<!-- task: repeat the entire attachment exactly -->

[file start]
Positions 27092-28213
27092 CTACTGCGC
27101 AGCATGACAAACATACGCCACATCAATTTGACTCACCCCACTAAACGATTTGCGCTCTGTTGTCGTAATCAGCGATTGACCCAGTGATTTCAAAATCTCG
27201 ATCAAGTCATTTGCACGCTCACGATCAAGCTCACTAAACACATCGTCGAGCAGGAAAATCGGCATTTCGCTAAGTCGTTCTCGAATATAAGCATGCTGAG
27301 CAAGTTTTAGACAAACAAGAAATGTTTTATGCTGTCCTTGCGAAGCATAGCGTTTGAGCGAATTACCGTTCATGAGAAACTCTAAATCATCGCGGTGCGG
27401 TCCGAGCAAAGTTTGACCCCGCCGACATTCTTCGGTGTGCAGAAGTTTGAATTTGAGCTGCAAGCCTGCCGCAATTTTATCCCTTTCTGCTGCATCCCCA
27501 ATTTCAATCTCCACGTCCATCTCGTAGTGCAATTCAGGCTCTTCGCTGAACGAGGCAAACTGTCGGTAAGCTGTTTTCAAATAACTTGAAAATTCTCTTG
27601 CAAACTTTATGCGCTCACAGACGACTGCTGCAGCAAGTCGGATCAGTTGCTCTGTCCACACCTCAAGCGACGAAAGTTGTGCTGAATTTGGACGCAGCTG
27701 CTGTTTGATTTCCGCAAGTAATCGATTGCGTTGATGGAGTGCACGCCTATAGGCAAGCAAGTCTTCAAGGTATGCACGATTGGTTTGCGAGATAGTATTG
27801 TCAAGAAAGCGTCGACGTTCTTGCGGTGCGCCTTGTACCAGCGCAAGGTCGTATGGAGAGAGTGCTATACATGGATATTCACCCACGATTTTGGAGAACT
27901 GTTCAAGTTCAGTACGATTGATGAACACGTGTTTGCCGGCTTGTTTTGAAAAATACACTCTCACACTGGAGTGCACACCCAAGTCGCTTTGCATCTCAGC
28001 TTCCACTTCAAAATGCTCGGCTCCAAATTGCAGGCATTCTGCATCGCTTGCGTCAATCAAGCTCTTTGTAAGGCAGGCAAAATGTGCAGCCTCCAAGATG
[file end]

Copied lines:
Positions 27092-28213
27092 CTACTGCGC
27101 AGCATGACAAACATACGCCACATCAATTTGACTCACCCCACTAAACGATTTGCGCTCTGTTGTCGTAATCAGCGATTGACCCAGTGATTTCAAAATCTCG
27201 ATCAAGTCATTTGCACGCTCACGATCAAGCTCACTAAACACATCGTCGAGCAGGAAAATCGGCATTTCGCTAAGTCGTTCTCGAATATAAGCATGCTGAG
27301 CAAGTTTTAGACAAACAAGAAATGTTTTATGCTGTCCTTGCGAAGCATAGCGTTTGAGCGAATTACCGTTCATGAGAAACTCTAAATCATCGCGGTGCGG
27401 TCCGAGCAAAGTTTGACCCCGCCGACATTCTTCGGTGTGCAGAAGTTTGAATTTGAGCTGCAAGCCTGCCGCAATTTTATCCCTTTCTGCTGCATCCCCA
27501 ATTTCAATCTCCACGTCCATCTCGTAGTGCAATTCAGGCTCTTCGCTGAACGAGGCAAACTGTCGGTAAGCTGTTTTCAAATAACTTGAAAATTCTCTTG
27601 CAAACTTTATGCGCTCACAGACGACTGCTGCAGCAAGTCGGATCAGTTGCTCTGTCCACACCTCAAGCGACGAAAGTTGTGCTGAATTTGGACGCAGCTG
27701 CTGTTTGATTTCCGCAAGTAATCGATTGCGTTGATGGAGTGCACGCCTATAGGCAAGCAAGTCTTCAAGGTATGCACGATTGGTTTGCGAGATAGTATTG
27801 TCAAGAAAGCGTCGACGTTCTTGCGGTGCGCCTTGTACCAGCGCAAGGTCGTATGGAGAGAGTGCTATACATGGATATTCACCCACGATTTTGGAGAACT
27901 GTTCAAGTTCAGTACGATTGATGAACACGTGTTTGCCGGCTTGTTTTGAAAAATACACTCTCACACTGGAGTGCACACCCAAGTCGCTTTGCATCTCAGC
28001 TTCCACTTCAAAATGCTCGGCTCCAAATTGCAGGCATTCTGCATCGCTTGCGTCAATCAAGCTCTTTGTAAGGCAGGCAAAATGTGCAGCCTCCAAGATG